Why Is a Sukkah on Stolen Land Kosher?

On Sukkot, we learn that the land we live on isn’t really ours. When we leave our homes, we re-enact the experience of being refugees.

Ilan Assayag

I once wrote about the Sukkot ritual in which we gather the four species central to the observance of the holiday in a practice known as "taking the lulav and etrog." The ritual requires that you actually own the four species before you take them and shake them. According to a moving Midrash dedicated to this theme, Vayikra Rabbah 30:3, when you own an object (including a lulav), you invest something of yourself into it. This gives rise to a new understanding of theft: When you steal an object, you really attack its owner, whose identity is somehow mixed up with it. 

I remember once sitting in a sukkah outside a restaurant. I appreciated that they had built it since during the festival many people won’t eat outside of one. However, this structure took up a great chunk of the side-walk. Pedestrians walking past were inconvenienced as they tried to negotiate their way around it. The owners of the restaurant didn’t own the sidewalk. The local authorities probably hadn’t given them permission to build this structure in this location. I couldn’t help wondering whether it could be kosher to build a sukkah on land that isn’t yours.

As it turns out, the Shulchan Aruch rules (O. C. 637:3) that "stolen" land doesn’t take on the same sort of legal stain when you steal it as does a lulav; it doesn’t invalidate a sukkah. In the words of Rabbi Moshe Isserlis, the great Ashkenazi gloss on the Shulchan Aruch, "One shouldn’t build a sukkah on somebody else’s land without their permission, and similarly regarding public land. However, if you transgress, then you still fulfil the commandment [of dwelling in a sukkah]." 

Thus, if you don’t rightfully own a lulav and etrog, you can’t perform the ritual, but if you build a sukkah on land that isn’t yours, against the wishes of the owner, you’ve done something wrong, but not wrong enough to invalidate your dwelling. So the laws of this festival encode a deep respect for lulav ownership, and yet in the same breath, they turn a blind eye when you to run roughshod over people’s land rights. What’s going on?

According to the Talmud (Baba Kamma 99a), if I own a piece of wood, and employ you to fashion a table out of it, then without spending any money, you become a co-owner in that piece of wood through your skilled labor. You put some of yourself into it, so to speak. When I pay you, I don’t pay you for your labor so much as to buy you out of your new share in the piece of wood. Thus, Jewish law acknowledges the intimate relationship with things we make and own, but doesn’t recognize that intimate relationship extending to our ownership over land.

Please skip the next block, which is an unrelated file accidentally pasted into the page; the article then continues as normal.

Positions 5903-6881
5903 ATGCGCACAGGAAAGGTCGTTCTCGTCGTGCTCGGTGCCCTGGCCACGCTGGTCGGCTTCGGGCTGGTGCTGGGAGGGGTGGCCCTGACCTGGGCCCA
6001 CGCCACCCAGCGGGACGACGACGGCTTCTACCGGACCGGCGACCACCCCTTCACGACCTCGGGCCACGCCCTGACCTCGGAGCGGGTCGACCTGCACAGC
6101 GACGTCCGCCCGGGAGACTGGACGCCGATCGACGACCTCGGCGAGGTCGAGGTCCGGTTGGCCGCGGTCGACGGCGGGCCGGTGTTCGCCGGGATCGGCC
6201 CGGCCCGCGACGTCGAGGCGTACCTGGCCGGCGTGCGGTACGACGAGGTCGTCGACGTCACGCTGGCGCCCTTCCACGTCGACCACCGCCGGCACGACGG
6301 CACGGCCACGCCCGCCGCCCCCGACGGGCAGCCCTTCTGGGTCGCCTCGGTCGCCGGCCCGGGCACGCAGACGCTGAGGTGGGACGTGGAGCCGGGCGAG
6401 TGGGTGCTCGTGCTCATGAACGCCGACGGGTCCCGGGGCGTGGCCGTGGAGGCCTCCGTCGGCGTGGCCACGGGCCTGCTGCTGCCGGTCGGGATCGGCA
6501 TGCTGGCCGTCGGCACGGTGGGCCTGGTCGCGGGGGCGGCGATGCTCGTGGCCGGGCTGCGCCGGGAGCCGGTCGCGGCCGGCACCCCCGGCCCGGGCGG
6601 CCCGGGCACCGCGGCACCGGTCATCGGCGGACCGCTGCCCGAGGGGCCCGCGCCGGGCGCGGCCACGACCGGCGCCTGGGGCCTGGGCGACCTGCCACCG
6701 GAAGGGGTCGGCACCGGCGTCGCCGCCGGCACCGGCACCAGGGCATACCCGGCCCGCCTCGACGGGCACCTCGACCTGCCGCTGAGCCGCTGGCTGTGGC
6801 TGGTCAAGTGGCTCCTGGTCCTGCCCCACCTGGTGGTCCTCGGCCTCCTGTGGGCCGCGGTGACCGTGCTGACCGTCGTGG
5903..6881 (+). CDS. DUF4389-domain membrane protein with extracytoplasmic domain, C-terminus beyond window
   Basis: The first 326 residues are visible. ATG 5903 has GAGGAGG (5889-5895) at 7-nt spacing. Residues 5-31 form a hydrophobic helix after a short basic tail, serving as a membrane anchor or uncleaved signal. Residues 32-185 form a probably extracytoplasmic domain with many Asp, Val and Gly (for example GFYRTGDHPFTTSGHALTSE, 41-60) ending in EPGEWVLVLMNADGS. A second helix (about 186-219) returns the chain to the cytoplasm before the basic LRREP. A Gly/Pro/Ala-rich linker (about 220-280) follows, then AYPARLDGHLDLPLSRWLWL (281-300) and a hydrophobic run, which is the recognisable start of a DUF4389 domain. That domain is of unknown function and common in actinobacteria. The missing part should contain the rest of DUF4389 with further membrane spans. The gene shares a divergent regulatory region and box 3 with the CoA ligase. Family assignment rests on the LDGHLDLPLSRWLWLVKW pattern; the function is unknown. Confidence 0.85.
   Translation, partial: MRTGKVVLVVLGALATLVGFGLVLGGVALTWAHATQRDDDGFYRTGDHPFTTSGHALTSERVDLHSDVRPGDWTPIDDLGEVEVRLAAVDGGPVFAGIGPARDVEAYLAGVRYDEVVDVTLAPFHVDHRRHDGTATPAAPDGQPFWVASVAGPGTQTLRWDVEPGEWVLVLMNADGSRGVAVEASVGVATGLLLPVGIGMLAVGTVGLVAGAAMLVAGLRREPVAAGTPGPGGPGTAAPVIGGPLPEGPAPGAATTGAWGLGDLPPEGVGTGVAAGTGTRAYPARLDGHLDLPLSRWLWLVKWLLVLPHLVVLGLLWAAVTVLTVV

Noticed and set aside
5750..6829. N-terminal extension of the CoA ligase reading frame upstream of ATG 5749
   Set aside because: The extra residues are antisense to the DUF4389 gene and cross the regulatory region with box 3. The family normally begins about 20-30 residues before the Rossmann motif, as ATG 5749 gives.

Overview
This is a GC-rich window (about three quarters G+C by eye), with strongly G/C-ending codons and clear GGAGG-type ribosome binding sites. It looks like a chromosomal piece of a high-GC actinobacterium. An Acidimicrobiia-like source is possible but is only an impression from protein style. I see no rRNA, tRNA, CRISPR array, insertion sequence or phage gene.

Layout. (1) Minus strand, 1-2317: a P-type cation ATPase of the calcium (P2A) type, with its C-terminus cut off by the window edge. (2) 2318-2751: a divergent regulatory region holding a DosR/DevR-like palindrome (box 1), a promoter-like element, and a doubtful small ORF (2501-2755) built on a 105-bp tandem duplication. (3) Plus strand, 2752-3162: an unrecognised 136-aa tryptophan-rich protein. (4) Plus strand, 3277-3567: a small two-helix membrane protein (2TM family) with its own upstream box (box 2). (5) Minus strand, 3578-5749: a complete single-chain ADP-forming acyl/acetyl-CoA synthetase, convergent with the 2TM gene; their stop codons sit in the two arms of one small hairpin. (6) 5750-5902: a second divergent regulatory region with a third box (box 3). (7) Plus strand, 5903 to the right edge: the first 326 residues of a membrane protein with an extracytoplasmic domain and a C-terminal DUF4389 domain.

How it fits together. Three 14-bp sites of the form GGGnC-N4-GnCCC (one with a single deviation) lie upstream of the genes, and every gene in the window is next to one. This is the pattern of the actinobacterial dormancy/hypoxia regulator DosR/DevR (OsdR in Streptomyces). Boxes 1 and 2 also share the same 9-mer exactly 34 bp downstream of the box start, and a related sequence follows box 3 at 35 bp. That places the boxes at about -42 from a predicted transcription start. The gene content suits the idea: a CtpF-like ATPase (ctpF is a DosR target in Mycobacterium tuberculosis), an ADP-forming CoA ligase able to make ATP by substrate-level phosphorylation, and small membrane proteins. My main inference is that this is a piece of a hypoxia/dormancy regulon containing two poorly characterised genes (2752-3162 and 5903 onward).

Fundamentally, the real estate of this world belongs to God, and we are nothing but resident aliens on the face of His earth. At best, the law gives certain people exclusive rights to use land, but it never gets mixed up with their identity in quite the same way. Indeed, the Bible demands that every 50 years there be massive redistribution of land titles.

Maimonides (Laws of Shofar 1:3) rules that if you hear a stolen shofar on Rosh Hashanah, you still fulfil your obligation. His rationale is that the commandment concerns hearing the sound, not the object, and thus the fact that the object is infected does not affect the sound. The same rationale applies here – if you stole the walls or the roof, then there will be significant questions about the validity of your sukkah, but the land is no part of the commandment, because the commandment of the sukkah is about experiencing landlessness; God's commandment is to leave the comfort of our homes and re-experience what it means to live without being rooted to a particular plot.

So there are two answers to this question: one, land can’t be stolen in the same way as a lulav because land isn’t really owned by any human being; and two, the land on which a sukkah is built cannot determine whether or not the sukkah is kosher because the laws of a sukkah ignore its location.

When we start to look at the earth as a place that no human can own, how does it affect our politics and our relationship to "the promised land?" How does it shape the way we see the hundreds of thousands of refugees and migrants around the world, without a piece of land upon which to rest in safety, shut out by border police, fences and the like?

I don’t suggest that the festival of Sukkot has specific answers to these questions, nor do I mean to oversimplify the very fraught demographic and security issues that confront us. But we leave our homes in order to re-enact the experience of being refugees from Egyptian slavery. That experience is supposed to transform the way we look at the world around us. It is supposed to transform the ways in which we think that certain things are ours.

Dr. Samuel Lebens, an Orthodox Rabbi, is a Research Fellow at the Centre for Philosophy of Religion at Rutgers University.